Samin Nosrat has always been "good with people"--when she's not managing them. The chef and star of Netflix's smash hit Salt Fat Acid Heat, adapted from her best-selling book, is as charismatic in person as she is on screen, with an infectious laugh. She's starting a new company, to produce future TV projects; this time, she's determined to be a better leader. --As told to Maria Aspan

In 2004, I started working at this restaurant in Berkeley, California--Eccolo, which was founded and run by my mentor, Chris Lee. I came to run the kitchen, and that was my first managerial role. It wasn't my restaurant--I didn't have any ownership--but because I was working for my mentor and also because of my personality, I took on the stress like it was.

There was constant tension with the investors. Our values were fundamentally misaligned. That's fine when things are successful, but when there are challenges, it really gets difficult. They didn't care that we wanted to buy the best organic eggs, or attempt to pay a living wage. They were like, "That's not how restaurants run." We had come in so idealistic--but when you don't have a reputation yet and you're not making any money, you can't really afford to do that.

I was 25. A good cook. But I hadn't ever been given any training in how to lead people. I ended up resorting a lot to passive aggression. Or actual aggression. I never threw anything. I wasn't much of a yeller. But I would find other ways to be mean, because I didn't know what else to do. I was just some dorky brown girl. I didn't have the tools to get guys who were older than I was, many of whom were white, to listen.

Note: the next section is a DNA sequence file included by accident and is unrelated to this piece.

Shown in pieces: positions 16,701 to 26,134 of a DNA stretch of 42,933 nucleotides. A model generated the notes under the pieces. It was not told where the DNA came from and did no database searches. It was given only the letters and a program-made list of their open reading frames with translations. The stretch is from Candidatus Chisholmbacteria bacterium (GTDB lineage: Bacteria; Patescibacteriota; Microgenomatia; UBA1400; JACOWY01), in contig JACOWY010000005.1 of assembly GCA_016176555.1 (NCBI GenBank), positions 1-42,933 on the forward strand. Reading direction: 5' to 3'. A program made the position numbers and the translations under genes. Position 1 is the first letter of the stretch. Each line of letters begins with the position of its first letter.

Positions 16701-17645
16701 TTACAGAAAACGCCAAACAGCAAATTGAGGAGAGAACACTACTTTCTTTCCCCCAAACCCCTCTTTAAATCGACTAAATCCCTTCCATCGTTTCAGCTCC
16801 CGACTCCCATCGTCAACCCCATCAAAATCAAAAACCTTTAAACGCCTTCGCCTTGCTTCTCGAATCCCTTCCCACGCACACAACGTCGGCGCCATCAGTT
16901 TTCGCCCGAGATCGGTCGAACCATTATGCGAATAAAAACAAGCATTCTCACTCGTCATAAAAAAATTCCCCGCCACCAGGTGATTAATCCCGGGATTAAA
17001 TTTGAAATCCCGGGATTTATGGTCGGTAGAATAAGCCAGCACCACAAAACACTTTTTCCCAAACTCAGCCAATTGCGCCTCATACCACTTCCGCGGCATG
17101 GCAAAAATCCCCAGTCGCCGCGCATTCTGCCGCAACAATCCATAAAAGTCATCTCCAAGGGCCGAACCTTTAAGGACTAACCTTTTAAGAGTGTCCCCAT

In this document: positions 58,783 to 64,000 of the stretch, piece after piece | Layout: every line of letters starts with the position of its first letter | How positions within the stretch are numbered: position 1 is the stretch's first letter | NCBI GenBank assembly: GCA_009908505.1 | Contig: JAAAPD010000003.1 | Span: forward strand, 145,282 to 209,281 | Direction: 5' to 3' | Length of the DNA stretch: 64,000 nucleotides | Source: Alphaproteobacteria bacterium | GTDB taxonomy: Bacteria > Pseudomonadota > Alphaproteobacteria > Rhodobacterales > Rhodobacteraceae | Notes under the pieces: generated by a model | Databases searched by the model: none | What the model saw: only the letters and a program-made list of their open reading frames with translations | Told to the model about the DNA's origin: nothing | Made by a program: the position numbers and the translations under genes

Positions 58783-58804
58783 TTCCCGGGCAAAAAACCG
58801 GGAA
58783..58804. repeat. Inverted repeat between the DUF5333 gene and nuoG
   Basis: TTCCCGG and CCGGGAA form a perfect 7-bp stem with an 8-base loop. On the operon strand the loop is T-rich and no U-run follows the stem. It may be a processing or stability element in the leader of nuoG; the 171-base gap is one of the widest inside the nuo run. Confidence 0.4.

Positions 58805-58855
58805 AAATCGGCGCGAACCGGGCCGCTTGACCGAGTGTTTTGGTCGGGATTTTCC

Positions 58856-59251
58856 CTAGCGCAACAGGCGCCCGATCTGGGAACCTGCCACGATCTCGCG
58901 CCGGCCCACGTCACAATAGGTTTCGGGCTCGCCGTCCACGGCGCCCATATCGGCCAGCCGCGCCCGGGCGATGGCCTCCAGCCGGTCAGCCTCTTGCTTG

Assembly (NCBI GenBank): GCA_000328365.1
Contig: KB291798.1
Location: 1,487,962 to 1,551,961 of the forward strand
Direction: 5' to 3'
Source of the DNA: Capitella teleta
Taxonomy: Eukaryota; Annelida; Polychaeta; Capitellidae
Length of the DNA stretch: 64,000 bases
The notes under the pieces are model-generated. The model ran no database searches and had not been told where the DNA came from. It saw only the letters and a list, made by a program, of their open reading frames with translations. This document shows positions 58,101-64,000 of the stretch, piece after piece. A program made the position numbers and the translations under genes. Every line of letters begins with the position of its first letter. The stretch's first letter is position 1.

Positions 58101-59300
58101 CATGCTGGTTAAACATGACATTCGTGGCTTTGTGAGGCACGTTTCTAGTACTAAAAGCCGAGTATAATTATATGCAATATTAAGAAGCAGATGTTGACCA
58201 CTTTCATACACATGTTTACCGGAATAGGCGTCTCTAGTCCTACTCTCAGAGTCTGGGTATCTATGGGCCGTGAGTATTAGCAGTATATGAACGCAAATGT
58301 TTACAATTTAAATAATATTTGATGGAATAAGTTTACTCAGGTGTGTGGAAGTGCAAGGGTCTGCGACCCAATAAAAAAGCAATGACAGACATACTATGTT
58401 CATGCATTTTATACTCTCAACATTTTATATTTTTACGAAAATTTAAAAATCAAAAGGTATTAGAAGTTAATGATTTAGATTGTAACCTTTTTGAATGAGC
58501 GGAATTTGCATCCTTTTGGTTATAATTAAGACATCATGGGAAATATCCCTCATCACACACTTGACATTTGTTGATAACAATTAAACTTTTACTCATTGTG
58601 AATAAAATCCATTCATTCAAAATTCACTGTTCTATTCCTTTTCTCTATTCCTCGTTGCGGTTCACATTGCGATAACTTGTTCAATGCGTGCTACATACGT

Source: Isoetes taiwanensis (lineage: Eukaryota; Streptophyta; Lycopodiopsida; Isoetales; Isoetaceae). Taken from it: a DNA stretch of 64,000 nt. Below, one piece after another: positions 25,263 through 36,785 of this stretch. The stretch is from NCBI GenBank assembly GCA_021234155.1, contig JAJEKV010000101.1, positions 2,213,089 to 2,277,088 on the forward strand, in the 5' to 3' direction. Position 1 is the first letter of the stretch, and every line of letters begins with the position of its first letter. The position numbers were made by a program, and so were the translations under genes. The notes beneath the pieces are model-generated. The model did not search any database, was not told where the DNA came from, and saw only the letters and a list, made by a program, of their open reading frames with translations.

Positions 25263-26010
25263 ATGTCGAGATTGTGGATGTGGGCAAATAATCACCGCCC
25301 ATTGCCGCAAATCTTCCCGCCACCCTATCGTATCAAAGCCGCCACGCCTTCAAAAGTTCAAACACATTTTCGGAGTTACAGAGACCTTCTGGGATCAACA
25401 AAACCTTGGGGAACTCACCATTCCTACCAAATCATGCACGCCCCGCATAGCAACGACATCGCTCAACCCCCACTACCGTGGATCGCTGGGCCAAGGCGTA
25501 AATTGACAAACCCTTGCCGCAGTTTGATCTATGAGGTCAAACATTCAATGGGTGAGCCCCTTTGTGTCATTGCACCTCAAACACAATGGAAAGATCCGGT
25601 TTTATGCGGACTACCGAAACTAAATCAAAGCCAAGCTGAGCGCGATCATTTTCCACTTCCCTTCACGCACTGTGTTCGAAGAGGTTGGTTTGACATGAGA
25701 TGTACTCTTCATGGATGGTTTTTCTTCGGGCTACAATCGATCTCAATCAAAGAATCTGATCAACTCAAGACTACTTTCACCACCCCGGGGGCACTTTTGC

Like, "Oh, you're not going to listen if I'm being nice and explaining this patiently? Maybe the only way you'll listen is if I'm mean." I'm not proud of that. It became this cancer that basically ate me and my co-workers.

I was ready to get out of the restaurant long before we closed in 2009. I had a lot of temper tantrums and cried a lot and quit a million times. But Chris was like a second dad to me, so I always kept coming back out of a sense of loyalty.

When it was done, I was stoked. Like, "Yes! No more! I want to be a writer! I never want to have employees again." It was too much responsibility. It was too terrifying. Too hard.

And here I am, 10 years later. Starting my own company--terrifyingly. But this time, I have a lot more power. I can be much more careful in whom I choose to work with, so I can be sure they already have some of the same values.

I just made my first hires. Before I hired a strategic adviser, we spent like two months talking about our values, whom we admire (and don't), and what it is that we want to build. Now, because this woman is so smart and amazing and I know that we're aligned, I don't have to manage her every choice.

Still, there was this moment early on. She presented her plan to make some money, which I'd asked her to do. That night, I went home and I was like, "I think I hate her."

This was really bad! But I sat with why I felt bad, and realized it had nothing to do with her. It was that I was so stressed out, because I'm on the road 24/7, doing all these speaking events. (That's what's paying for all of this.) She was suggesting that I add more things to do--and that would kill me. So it wasn't anything about her at all. It was just my feelings, which I had to figure out how to articulate.

Luckily, I'm now mature enough--and I go to enough therapy--that I usually don't take out my feelings immediately. But I still have them. We all move forward. We all keep learning. It doesn't mean that anyone's perfect. It doesn't mean I never lose my temper. But it means having the self-awareness to say to somebody, "I'm sorry I did this."

I don't know if I'll spectacularly fail. But I do know this: How I treat people, and how we treat one another, and the feeling around what we're doing--that's the most important thing.

From the July/August 2019 issue of Inc. Magazine